- David Schoenfield, SweetSpot blogger
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Yasiel Puig is one of the most fascinating players we've seen in a long time, for many reasons: His seven-year, $42 million contract that many believed was a huge overpay by the Dodgers, his quick rise to the big leagues, his amazing athleticism, that hot start, the controversies that he has rubbed opponents the wrong way, the reprimands from manager Don Mattingly ... what a whirlwind few months it has been for the 22-year-old Cuban.
As good as he has been at the plate -- .340/.404/.556 with 16 home runs in 87 games -- it's his play in the field that is simultaneously dynamic and frustrating. Maybe no player since the young Vladimir Guerrero has made as many great plays undermined by those that drive a manager crazy. What's the net result? We'll get there in a second.
First, let's look at some of his best and worst plays on defense. Scott Spratt of Baseball Info Solutions looked up Puig's five best and five worst plays on defense, as evaluated by BIS' Plus/Minus system, which values each play based on what percentage of similar balls were caught.
Five best plays
1. Aug. 12: Daniel Murphy lines out to Puig, who catches the ball on the warning track in deep right-center. This doesn't factor into the plus/minus system, but the play came with the bases loaded and two outs. He made this play look easy.
2. July 22: Puig jumps and crashes into the wall to rob J.P. Arencibia. Holy cow ... Puig was playing center field here. Look how far he ran. Look at the raw speed. And then the wall. Probably not the smartest play since the Dodgers were up 14-5 at the time.
As Scott pointed out, these plays don't include any of the great throws Puig has made. Like this one or this one or this one from his first game. (Puig has seven assists, fourth among NL right fielders.)
We don't have direct links for his five worst plays, but here are the descriptions.
Five worst plays
1. July 10: Cliff Pennington lines a ball that hits off Puig's glove.
2. Aug. 5: Fearing a collision with the wall, Puig pulls up, allowing a Carlos Beltran deep fly to drop.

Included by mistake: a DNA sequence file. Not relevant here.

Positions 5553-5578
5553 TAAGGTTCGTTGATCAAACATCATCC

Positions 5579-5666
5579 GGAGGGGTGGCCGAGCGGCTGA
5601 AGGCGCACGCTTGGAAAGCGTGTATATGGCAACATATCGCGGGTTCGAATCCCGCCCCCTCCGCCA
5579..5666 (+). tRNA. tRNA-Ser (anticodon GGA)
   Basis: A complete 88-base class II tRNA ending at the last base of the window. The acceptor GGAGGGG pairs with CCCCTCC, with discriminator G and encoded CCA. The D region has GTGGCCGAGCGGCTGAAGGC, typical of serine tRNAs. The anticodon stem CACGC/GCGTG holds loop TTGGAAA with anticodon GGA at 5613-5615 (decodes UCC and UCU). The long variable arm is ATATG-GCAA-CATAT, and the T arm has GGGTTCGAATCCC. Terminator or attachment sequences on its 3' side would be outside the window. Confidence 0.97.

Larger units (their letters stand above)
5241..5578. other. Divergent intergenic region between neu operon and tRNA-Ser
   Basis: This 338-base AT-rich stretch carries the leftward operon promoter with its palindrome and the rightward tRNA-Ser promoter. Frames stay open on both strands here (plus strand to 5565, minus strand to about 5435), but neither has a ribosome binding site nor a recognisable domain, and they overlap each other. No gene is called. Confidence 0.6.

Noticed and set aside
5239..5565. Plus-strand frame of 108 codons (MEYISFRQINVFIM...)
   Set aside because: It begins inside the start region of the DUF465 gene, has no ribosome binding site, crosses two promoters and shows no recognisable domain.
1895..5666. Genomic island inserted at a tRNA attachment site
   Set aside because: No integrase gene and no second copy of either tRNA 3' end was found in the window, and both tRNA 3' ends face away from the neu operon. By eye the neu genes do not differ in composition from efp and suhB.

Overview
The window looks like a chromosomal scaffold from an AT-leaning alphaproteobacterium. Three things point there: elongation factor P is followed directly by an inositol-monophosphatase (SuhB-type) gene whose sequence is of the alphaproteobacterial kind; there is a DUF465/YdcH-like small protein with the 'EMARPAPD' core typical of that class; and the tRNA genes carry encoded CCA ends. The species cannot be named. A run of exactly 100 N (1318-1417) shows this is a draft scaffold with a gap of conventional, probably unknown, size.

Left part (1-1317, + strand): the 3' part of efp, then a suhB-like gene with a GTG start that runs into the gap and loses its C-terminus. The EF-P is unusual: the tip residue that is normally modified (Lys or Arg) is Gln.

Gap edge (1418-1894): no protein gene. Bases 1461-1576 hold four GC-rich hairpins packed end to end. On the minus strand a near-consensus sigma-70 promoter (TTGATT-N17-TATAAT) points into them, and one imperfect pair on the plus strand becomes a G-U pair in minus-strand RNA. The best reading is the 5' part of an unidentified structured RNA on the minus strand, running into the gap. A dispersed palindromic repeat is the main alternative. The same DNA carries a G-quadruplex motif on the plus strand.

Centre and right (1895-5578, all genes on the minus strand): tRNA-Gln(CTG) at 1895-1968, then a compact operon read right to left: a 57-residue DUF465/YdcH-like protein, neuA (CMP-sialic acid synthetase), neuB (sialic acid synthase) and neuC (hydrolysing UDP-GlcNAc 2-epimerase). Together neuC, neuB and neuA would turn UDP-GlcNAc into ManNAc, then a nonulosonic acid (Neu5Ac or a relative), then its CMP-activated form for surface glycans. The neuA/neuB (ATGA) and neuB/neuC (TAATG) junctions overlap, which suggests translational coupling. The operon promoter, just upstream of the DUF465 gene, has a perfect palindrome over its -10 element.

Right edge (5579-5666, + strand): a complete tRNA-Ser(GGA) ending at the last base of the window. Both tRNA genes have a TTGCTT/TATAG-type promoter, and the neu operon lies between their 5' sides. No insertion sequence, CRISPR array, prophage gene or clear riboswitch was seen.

3. Aug. 31: Puig gets turned around on Rene Rivera's fly ball that hits off the wall. (This was right before the second throw above, when Puig then threw out Rivera at home.)
4. June 24: Puig doesn't catch Buster Posey's fly ball at the wall.
5. Aug. 9: Jerry Hairston and Puig let Wil Myers' pop fly drop.
Now, those are plays Puig failed to make, which are different from the errors (he has made four) or throws to the wrong base or missing cutoff guys. There also was the Aug. 28 game against the Cubs, in which Mattingly removed Puig in the fifth inning, citing the player's effort. This story has video of Puig's effort that day, which included two catches made in the outfield where he loped after the ball.
"I talk to him like I talk to my kids, honestly," Mattingly said that day. "I try to be honest and represent the whole ballclub with the decisions I make and I feel, in a sense, it was in the best interests of the team."
As to the misplays on defense, Baseball Info Solutions tracks those as well. Puig has been credited with 25 good fielding plays and 22 defensive misplays and errors -- both are high totals (at one point a couple of weeks ago he led all outfielders in both categories since his recall), confirming the perception that he's mixing in a lot of great plays with bad plays and mistakes in judgment.
Overall, BIS gives a positive evaluation to Puig's defense, 9 Defensive Runs Saved. Other metrics, which don't have the detailed video analysis that BIS employs, are also positive: plus-8 in Total Zone, plus-3 in UZR.
In a sense, Puig is the opposite of Derek Jeter. Jeter made all the routine plays -- with the exception, of course, of a couple memorable highlights -- but rarely made the exceptional play and lacked the range of elite shortstops. But he earned a lot of praise -- and five Gold Glove Awards -- because you never saw him making mistakes.
Puig makes a lot of mistakes but also makes plays most right fielders don't. Of course, when we get to October and Puig makes a spectacular catch that maybe saves a run but then follows that up with a mental error that maybe costs the Dodgers a run, which play will be discussed and hammered the next morning?
There's no doubt Puig needs to rein in the recklessness -- that includes on the basepaths, where he has made 11 outs on the bases and is just 11-for-19 as a base stealer. Let's keep in mind he's a young player with little professional experience outside of Cuba. For some reason, there has been a trend to tear him down lately -- He showed up a few minutes late! Opponents don't like him! He showboats! The Dodgers better get him under control, or else! -- which the Dodgers aren't helping by making some of their issues with him public.
To me, the bottom line is the kid can play. If he's not a model citizen, well, he won't be the first great player who did things his own way. But let's be mindful he has been in the majors for just three months and is still learning a new culture both on and off the field. I can't wait to see what he does in October.
Yasiel Puig is one of the most fascinating players we've seen in a long time, for many reasons: His seven-year, $42 million contract that many believed was a huge overpay by the Dodgers, his quick rise to the big leagues, his amazing athleticism, that hot start, the controversies that he has rubbed opponents the wrong way, the reprimands from manager Don Mattingly .